Pimco Sees ‘Flashing Orange’ U.S. Recession Signal as Cycle Ages
(Bloomberg) -- U.S. growth will slow and the risks of a recession climb in 2019 as the near-decade-long economic cycle ages, according to Pacific Investment Management Co.
“The probability of a U.S. recession over the next 12 months has risen to about 30 percent recently and is thus higher than at any point in this nine-year-old expansion,” Pimco economist Joachim Fels and Andrew Balls, global fixed-income chief investment officer, wrote in an outlook released Thursday. “Even so, the models are flashing orange rather than red.”
The note, “Synching Lower,” is based on discussions at a forum this month of economists and portfolio managers to guide investments for the coming six to 12 months. Newport Beach, California-based Pimco manages about $1.7 trillion.
Pimco Chief Investment Officer Dan Ivascyn, in a Bloomberg Radio interview Thursday, warned that next year will be as rocky as this one.
“The last few months have given us a sense of the types of risks that are out there, that both the economy and markets are going to face in 2019,” Ivascyn said. “At a minimum, like we have seen this year, expect ongoing volatility and that’s true across all segments of the financial markets.”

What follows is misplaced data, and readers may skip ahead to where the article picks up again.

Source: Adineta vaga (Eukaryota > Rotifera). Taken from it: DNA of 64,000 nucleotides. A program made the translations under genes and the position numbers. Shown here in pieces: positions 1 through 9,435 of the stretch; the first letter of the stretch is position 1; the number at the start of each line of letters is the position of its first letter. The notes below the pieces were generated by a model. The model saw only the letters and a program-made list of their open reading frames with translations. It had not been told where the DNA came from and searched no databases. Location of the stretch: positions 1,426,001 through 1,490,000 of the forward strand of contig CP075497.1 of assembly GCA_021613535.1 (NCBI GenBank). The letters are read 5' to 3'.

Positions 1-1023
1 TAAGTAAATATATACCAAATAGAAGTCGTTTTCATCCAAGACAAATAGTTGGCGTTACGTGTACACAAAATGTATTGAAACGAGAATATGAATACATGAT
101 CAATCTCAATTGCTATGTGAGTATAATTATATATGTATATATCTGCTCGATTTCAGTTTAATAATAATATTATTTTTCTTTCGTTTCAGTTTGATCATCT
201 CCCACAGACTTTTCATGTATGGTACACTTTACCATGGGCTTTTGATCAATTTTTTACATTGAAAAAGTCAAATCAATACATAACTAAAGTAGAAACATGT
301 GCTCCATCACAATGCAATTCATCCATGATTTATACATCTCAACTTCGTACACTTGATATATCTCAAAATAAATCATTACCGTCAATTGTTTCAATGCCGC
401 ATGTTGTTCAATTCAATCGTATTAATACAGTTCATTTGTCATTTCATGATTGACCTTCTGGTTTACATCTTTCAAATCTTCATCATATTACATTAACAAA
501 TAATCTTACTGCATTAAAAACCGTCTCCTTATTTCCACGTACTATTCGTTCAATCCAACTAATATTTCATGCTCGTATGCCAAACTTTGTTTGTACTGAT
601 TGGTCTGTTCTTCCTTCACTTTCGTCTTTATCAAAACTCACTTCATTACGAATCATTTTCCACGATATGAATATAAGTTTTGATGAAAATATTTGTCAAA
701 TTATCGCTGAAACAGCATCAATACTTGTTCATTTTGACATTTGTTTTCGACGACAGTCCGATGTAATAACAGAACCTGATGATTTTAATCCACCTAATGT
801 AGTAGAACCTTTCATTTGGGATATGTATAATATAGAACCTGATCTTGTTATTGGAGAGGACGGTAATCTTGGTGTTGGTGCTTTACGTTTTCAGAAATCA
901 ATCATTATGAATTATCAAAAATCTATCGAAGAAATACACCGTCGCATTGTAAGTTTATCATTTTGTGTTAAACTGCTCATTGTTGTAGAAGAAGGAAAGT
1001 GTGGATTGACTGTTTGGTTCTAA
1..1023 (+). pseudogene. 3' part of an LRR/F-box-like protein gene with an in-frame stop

The CIO still sees some attractive opportunities for 2019 in emerging markets even after they have performed well in the last few months. “Along with fear being reduced, spreads have tightened and prices have gone up,” he said. “We continue to be active in emerging markets.”
Among the key calls in the outlook:
- U.S. growth will slow to less than 2 percent in the second half of 2019, converging downward with other developed nation economies
- A pause in Federal Reserve interest rate hikes is likely in the first half of 2019, but tightening will persist as the Fed continues reducing its balance sheet holdings
- Investors should stock up on lower-risk, liquid assets to defend against rising volatility and widening credit spreads, saving cash for opportunities ahead
- One opportunity is U.K. financials, where values have fallen amid concerns of a chaotic no-deal Brexit from the European Union, which is “a very low probability”
- U.S. non-agency mortgage-backed securities are a defensive alternative to investment-grade corporate credit. Agency MBS also offer attractive income.
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